Project description:Induced pluripotency depends on cooperativity between expression of defined factors and the culture environment. The latter also determines the pluripotent cell state, that is, naïve or primed. LIF-JAK/STAT3 signalling was recently shown to be a limiting factor for reprogramming to naïve pluripotency. Here we show that sufficient activation of JAK/STAT3 overcomes the reprogramming block of cell intermediates and enables somatic cell reprogramming in absence of otherwise essential pluripotency medium requisites. Activation of FGF-ERK signalling, which promotes exit of naïve pluripotent cells from self-renewal, does not prevent JAK/STAT3 induced post-implantation epiblast-derived stem cell conversion into naïve pluripotency. Moreover, even in the presence of FGF plus Activin, which instructs and maintains the primed state, JAK/STAT3 enforces naïve pluripotency in epiblast stem cells. We conclude that JAK/STAT3 signalling can be sufficient and dominant over antagonistic cues to enable the induction of a naïve pluripotent state.
Project description:Current challenges in capturing naive human pluripotent stem cells (hPSCs) suggest that the factors regulating human naive versus primed pluripotency remain incompletely defined. Here we demonstrate that the widely used Essential 8 minimal medium (E8) captures hPSCs at a naive-to-primed intermediate state of pluripotency expressing several naive-like developmental, bioenergetic, and epigenomic features despite providing primed-state-sustaining growth factor conditions. Transcriptionally, E8 hPSCs are marked by activated lipid biosynthesis and suppressed MAPK/TGF-? gene expression, resulting in endogenous ERK inhibition. These features are dependent on lipid-free culture conditions and are lost upon lipid exposure, whereas short-term pharmacological ERK inhibition restores naive-to-primed intermediate traits even in the presence of lipids. Finally, we identify de novo lipogenesis as a common transcriptional signature of E8 hPSCs and the pre-implantation human epiblast in vivo. These findings implicate exogenous lipid availability in regulating human pluripotency and define E8 hPSCs as a stable, naive-to-primed intermediate (NPI) pluripotent state.
Project description:Naive and primed pluripotent human embryonic stem cells bear transcriptional similarity to pre- and post-implantation epiblast and thus constitute a developmental model for understanding the pluripotent stages in human embryo development. To identify new transcription factors that differentially regulate the unique pluripotent stages, we mapped open chromatin using ATAC-seq and found enrichment of the activator protein-2 (AP2) transcription factor binding motif at naive-specific open chromatin. We determined that the AP2 family member TFAP2C is upregulated during primed to naive reversion and becomes widespread at naive-specific enhancers. TFAP2C functions to maintain pluripotency and repress neuroectodermal differentiation during the transition from primed to naive by facilitating the opening of enhancers proximal to pluripotency factors. Additionally, we identify a previously undiscovered naive-specific POU5F1 (OCT4) enhancer enriched for TFAP2C binding. Taken together, TFAP2C establishes and maintains naive human pluripotency and regulates OCT4 expression by mechanisms that are distinct from mouse.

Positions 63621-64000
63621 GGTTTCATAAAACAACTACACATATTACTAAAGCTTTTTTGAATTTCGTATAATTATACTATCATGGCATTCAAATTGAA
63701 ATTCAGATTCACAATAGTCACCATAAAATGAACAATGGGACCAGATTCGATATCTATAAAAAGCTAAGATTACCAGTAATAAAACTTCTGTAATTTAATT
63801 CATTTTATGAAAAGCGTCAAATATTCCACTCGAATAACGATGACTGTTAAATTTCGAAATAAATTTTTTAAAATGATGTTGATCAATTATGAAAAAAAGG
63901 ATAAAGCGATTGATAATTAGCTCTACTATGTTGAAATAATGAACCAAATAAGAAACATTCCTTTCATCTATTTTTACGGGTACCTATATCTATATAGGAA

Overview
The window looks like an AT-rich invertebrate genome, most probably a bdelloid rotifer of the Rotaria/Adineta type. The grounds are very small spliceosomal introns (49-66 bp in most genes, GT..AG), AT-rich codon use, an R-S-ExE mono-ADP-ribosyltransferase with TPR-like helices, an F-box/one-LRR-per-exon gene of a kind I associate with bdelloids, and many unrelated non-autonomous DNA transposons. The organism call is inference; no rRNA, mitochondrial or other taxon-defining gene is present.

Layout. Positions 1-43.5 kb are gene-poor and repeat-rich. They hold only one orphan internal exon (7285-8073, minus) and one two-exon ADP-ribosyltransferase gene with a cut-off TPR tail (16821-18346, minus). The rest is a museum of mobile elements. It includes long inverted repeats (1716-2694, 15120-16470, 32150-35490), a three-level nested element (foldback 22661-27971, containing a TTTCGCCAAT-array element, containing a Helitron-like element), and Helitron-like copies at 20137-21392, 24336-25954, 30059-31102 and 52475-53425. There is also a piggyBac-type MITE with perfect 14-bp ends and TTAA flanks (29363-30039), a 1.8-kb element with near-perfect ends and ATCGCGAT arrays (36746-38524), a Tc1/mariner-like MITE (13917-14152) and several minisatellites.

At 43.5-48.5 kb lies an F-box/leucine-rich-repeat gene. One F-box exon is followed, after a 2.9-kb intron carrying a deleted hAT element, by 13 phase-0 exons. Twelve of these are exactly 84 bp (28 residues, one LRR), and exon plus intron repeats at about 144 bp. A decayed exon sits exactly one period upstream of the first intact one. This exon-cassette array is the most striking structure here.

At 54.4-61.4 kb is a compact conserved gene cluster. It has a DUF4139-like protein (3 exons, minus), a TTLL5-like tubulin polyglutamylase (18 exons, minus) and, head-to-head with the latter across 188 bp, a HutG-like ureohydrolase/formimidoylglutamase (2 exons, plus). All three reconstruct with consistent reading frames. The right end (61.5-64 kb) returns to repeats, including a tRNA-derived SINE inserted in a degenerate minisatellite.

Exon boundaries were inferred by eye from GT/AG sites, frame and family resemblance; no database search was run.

Project description:The pluripotent status of embryonic stem cells (ESCs) confers upon them the capacity to differentiate into the three primary germ layers, ectoderm, mesoderm and endoderm, from which all the cells of the adult body are derived. An understanding of the mechanisms controlling pluripotency is thus essential for driving the differentiation of human pluripotent cells into cell types useful for clinical applications. The Activin/Nodal signalling pathway is necessary to maintain pluripotency in human ESCs and in mouse epiblast stem cells (EpiSCs), but the molecular mechanisms by which it achieves this effect remain obscure. Here, we demonstrate that Activin/Nodal signalling controls expression of the key pluripotency factor Nanog in human ESCs and in mouse EpiSCs. Nanog in turn prevents neuroectoderm differentiation induced by FGF signalling and limits the transcriptional activity of the Smad2/3 cascade, blocking progression along the endoderm lineage. This negative-feedback loop imposes stasis in neuroectoderm and mesendoderm differentiation, thereby maintaining the pluripotent status of human ESCs and mouse EpiSCs.
Project description:The enhancer landscape is dramatically restructured as naive preimplantation epiblasts transition to the post-implantation state of primed pluripotency. A key factor in this process is Otx2, which is upregulated during the early stages of this transition and ultimately recruits Oct4 to a different set of enhancers. In this study, we discover that the acetylation status of Oct4 regulates the induction of the primed pluripotency gene network. Maintenance of the naive state requires the NAD-dependent deacetylase, SirT1, which deacetylates Oct4. The activity of SirT1 is reduced during the naive-to-primed transition; Oct4 becomes hyper-acetylated and binds to an Otx2 enhancer to induce Otx2 expression. Induction of Otx2 causes the reorganization of acetylated Oct4 and results in the induction of the primed pluripotency gene network. Regulation of Oct4 by SirT1 may link stem cell development to environmental conditions, and it may provide strategies to manipulate epiblast cell state.